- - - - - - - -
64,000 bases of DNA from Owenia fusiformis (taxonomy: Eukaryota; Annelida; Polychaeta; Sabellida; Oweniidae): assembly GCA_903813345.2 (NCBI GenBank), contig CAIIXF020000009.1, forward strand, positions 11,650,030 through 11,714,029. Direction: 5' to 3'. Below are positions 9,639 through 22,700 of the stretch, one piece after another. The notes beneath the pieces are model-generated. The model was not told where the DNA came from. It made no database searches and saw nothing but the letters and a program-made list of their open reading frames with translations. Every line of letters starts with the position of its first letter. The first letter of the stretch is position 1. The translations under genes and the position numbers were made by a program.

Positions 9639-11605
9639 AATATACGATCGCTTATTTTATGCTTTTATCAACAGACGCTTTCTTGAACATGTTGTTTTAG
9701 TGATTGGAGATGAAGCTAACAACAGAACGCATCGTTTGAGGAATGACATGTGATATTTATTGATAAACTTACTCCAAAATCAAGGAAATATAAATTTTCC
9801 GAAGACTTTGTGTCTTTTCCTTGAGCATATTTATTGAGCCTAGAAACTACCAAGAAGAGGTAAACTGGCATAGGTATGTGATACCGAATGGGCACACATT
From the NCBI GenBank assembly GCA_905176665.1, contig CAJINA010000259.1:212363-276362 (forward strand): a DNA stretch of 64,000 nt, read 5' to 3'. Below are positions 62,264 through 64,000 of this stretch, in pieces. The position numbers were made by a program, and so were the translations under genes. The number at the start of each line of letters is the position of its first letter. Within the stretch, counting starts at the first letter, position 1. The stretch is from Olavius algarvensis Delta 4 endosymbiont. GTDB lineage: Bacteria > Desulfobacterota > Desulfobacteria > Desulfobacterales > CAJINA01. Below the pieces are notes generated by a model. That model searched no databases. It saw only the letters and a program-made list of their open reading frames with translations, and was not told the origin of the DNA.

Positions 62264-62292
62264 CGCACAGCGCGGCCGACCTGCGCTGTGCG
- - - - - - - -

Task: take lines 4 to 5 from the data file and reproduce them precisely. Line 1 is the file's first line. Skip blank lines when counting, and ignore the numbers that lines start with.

9701 TGATTGGAGATGAAGCTAACAACAGAACGCATCGTTTGAGGAATGACATGTGATATTTATTGATAAACTTACTCCAAAATCAAGGAAATATAAATTTTCC
9801 GAAGACTTTGTGTCTTTTCCTTGAGCATATTTATTGAGCCTAGAAACTACCAAGAAGAGGTAAACTGGCATAGGTATGTGATACCGAATGGGCACACATT